Column – Anonymous deeds inspire
Published 4:49 pm Tuesday, December 20, 2022
This Christmas, I’m grateful for the selfless among us who give to their community and fellow man through small acts of kindness with no desire for public recognition.
They’ll never have a building named after them, or even see their picture in the newspaper, because they’re too humble to take any credit, averse, even, to the spotlight.
In my daily pedestrian commute up Wharf Hill and Main Street to the Times office, I often encounter the same man picking up trash along the curbs and sidewalks. We’ve exchanged pleasantries several times in recent months, and I’d always thank him for his service.
On Monday morning, when he braved sub-freezing temperatures to pick up trash from a busy holiday weekend downtown, I stopped for a deeper conversation. I learned that he’s a Times subscriber and county resident who drives into town for morning exercise and trash pickup.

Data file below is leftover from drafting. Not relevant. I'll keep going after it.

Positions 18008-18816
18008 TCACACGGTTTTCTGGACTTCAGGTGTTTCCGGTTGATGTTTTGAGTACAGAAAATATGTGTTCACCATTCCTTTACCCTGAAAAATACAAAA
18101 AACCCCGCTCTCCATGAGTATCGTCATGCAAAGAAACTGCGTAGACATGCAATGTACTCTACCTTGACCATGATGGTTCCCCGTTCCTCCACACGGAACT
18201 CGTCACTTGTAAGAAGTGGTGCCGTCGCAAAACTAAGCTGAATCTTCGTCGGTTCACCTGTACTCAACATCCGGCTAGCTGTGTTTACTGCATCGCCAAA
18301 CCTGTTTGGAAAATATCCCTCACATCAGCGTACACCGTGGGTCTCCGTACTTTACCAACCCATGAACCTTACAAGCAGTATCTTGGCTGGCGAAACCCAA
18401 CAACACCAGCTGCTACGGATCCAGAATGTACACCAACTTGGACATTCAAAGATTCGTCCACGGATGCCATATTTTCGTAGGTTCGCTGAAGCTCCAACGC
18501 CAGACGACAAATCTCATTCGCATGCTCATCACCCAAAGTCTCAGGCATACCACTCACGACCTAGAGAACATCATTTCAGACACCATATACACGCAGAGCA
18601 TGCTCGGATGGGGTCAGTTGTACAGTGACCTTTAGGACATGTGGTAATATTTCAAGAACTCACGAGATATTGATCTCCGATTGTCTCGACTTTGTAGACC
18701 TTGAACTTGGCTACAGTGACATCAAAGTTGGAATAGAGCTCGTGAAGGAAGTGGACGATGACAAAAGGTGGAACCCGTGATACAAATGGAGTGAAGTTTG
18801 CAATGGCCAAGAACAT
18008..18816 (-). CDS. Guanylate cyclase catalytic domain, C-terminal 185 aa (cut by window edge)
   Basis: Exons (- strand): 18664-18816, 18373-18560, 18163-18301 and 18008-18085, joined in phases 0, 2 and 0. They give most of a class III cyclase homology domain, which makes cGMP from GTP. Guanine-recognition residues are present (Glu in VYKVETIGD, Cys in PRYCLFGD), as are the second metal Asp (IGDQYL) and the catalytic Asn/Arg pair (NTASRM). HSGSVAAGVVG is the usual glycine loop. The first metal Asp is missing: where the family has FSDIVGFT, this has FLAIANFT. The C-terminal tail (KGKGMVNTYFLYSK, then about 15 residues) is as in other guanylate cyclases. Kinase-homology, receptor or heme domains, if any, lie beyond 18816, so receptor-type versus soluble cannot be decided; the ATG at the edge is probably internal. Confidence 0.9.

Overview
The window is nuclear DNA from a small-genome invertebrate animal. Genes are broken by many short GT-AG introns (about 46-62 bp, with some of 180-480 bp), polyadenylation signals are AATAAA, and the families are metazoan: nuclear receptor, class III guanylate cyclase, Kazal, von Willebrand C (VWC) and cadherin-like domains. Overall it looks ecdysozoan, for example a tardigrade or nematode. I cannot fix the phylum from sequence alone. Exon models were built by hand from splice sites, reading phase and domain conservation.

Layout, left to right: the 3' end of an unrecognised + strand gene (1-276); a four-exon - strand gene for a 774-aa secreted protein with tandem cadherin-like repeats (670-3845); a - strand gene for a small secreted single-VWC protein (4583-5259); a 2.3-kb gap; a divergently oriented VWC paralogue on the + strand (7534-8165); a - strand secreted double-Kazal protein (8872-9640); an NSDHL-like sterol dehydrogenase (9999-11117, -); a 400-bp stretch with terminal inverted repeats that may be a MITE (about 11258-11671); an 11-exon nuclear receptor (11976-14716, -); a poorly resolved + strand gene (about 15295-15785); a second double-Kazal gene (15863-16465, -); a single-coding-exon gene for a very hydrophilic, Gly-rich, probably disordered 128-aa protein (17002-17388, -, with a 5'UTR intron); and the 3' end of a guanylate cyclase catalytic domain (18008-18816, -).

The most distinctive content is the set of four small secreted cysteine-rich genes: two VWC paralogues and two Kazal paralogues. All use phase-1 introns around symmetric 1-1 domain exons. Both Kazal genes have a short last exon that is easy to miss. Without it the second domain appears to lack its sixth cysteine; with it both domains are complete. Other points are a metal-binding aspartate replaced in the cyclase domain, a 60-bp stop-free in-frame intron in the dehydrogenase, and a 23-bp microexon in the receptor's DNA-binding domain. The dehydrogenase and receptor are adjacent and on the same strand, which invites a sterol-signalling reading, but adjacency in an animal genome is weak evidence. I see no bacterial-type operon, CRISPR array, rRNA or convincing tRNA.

I asked him for permission to take his picture and let the community know about his good deed. He politely declined.
Besides, he noted, the litterbugs might be emboldened if they know he’s picking up behind them. God bless him for his service.
Times reader Wendy Baranak was walking in Windsor Castle Park when she came across a bench decorated for Christmas with a red mailbox labeled “Letters to Santa.” There’s even a clipboard for those who want to write their letters on the spot. Baranak didn’t know who was responsible, but she snapped a photo and sent it to us, hoping the person would get some recognition.
The next day, coincidentally, the sister of the person responsible emailed me to make us aware of the bench and mailbox. I asked her for her sister’s name, which she provided before quickly noting that her sister would rather just be known as “Santa’s Elf Sandy.”
And so it is. Thanks to Santa’s Elf Sandy for giving park visitors a direct line to St. Nick.
Steve Stewart is publisher of The Smithfield Times. His email address is firstname.lastname@example.org.